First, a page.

Whenever I do a workshop I am always asked about credit. I have taken some of the most frequently asked questions and compiled them into this issue of my newsletter.
Why did the creditor close my credit card? I didn’t own them anything. Creditor will sometimes close your credit card account if you don’t use it. If you want to have this credit card available to you, then make a purchase a few times a year to keep the account active.
My pay date and my credit card payment don’t coincide, what can I do? You can call your credit card company and ask them to move your credit card due date to another date that works with your finances.
How to I get a copy of my credit report? You have three credit reporting agencies – Experian, EquiFax and Trans Union. You are entitled to one credit report from each of the three reporting agencies once every 365 days. My suggestion is to order one credit report every four months to see your credit report three times in a year. If you sign up for this newsletter, you will receive a credit report reminder to order your credit report three times during the year.
How do I see my credit score? Your credit score if not a part of your credit report. You can get a close approximation of your FICO score at Credit Sesame, Credit Karma or Quizzle (the scoring part of the three credit reporting agencies). If you have a major credit card, most of them offer you your free credit score.
How do I know which credit card is right for me? That’s a hard thing to answer without knowing your circumstances, but I will give you some ideas for you to select which one is right for you. First thing to think about is how you will use this credit card. Will you use it and pay the balance in full each and every month. If so, then you want a credit card without any fees, because you won’t be paying any interest. If you are planning on financing purchases with multiple payments, then you want to lowest interest rate credit card possible, to pay less in interest.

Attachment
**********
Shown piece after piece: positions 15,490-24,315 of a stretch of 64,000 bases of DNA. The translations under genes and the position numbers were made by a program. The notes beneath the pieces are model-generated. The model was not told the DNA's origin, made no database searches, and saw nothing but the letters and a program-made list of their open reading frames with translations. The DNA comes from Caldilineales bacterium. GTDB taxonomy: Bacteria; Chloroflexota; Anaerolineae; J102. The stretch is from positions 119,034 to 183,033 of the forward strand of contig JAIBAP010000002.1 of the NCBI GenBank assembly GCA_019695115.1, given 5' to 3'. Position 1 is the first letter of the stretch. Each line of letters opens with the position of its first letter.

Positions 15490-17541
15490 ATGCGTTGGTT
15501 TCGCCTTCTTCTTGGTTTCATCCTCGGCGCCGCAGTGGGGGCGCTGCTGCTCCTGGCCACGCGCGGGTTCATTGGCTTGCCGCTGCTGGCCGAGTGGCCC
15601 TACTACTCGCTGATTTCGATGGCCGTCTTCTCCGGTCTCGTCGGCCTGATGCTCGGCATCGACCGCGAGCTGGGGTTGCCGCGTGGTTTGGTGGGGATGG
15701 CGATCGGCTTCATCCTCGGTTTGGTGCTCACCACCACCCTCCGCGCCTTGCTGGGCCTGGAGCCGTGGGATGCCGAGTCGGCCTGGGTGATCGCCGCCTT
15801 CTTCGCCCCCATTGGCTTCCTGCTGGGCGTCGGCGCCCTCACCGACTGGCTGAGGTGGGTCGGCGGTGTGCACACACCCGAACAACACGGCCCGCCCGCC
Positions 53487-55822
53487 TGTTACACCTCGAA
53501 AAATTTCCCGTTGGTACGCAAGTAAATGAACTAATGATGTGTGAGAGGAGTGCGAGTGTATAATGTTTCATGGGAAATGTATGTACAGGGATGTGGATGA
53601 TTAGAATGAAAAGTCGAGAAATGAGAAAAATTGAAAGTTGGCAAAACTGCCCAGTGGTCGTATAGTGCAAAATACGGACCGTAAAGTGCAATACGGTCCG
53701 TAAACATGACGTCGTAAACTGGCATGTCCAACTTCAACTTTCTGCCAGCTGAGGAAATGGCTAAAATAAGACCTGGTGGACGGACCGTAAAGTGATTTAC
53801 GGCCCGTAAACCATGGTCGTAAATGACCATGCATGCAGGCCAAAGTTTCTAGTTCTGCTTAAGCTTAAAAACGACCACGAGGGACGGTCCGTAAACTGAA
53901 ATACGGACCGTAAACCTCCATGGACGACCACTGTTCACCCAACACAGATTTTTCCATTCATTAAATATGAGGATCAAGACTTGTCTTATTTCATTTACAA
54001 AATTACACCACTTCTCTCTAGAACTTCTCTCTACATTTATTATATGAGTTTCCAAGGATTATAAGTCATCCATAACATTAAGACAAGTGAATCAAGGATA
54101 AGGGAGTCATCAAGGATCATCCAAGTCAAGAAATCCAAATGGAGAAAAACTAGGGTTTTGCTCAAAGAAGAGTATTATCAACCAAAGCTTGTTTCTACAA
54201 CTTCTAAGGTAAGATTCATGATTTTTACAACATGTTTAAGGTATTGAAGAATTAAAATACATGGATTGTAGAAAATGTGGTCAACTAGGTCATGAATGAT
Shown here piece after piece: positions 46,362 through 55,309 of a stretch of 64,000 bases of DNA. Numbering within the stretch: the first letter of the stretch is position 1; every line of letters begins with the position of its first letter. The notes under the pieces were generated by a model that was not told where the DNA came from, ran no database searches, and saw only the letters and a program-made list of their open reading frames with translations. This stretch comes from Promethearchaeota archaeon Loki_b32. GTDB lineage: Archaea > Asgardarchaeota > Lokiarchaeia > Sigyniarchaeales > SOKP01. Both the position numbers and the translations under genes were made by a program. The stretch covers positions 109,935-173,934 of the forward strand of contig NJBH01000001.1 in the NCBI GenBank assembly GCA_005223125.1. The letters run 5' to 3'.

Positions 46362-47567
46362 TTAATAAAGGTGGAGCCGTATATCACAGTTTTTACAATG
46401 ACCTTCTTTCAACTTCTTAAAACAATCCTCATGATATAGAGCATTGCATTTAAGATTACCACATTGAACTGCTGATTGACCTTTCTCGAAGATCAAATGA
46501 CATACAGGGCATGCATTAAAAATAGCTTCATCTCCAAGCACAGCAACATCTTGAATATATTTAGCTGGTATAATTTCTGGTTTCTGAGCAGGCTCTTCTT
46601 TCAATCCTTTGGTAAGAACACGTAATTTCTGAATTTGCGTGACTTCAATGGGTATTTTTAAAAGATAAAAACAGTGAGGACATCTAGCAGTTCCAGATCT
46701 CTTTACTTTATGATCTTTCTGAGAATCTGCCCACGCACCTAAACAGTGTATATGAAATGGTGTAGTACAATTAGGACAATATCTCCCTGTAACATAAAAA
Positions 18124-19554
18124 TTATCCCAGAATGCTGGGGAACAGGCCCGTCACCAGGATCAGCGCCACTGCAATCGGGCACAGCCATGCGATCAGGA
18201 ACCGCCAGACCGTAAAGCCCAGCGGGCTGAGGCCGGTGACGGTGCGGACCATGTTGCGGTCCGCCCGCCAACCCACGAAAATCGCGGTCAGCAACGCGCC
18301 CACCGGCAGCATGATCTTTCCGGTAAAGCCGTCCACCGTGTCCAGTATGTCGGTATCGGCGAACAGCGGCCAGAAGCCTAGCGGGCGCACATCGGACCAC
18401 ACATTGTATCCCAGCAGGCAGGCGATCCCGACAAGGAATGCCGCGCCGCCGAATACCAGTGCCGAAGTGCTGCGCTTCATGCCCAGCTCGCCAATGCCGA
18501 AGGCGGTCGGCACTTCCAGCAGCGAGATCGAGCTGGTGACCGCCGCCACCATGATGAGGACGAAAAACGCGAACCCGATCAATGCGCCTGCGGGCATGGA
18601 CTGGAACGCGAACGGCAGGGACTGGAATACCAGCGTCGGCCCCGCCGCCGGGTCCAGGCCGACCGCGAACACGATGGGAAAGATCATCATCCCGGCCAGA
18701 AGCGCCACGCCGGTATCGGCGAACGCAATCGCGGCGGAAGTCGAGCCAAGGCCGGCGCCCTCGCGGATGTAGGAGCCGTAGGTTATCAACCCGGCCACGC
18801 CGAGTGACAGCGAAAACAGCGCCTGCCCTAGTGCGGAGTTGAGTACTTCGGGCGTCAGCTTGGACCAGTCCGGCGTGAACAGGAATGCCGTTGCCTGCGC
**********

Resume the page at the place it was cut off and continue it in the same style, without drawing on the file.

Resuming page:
My friend was declined for credit and wants me to co-sign for him / her. Should I? You need to think about this carefully. When you co-sign for someone, you are saying that you will be responsible for the payment, if the borrower doesn’t make the payment. In addition, how they pay their credit back will reflect on your credit report. So if they make a late payment, it will appear on your credit too. Make your choice wisely.
What’s the difference between a joint credit card and an authorized user credit card? Joint credit is exactly what it says, all parties apply for the credit card with their individual information are liable for what is charged (regardless of who made the charge). An authorized user is a person that you give a credit card to for them to use, but they are not responsible for the charges on the account.
What credit questions can I answer for you?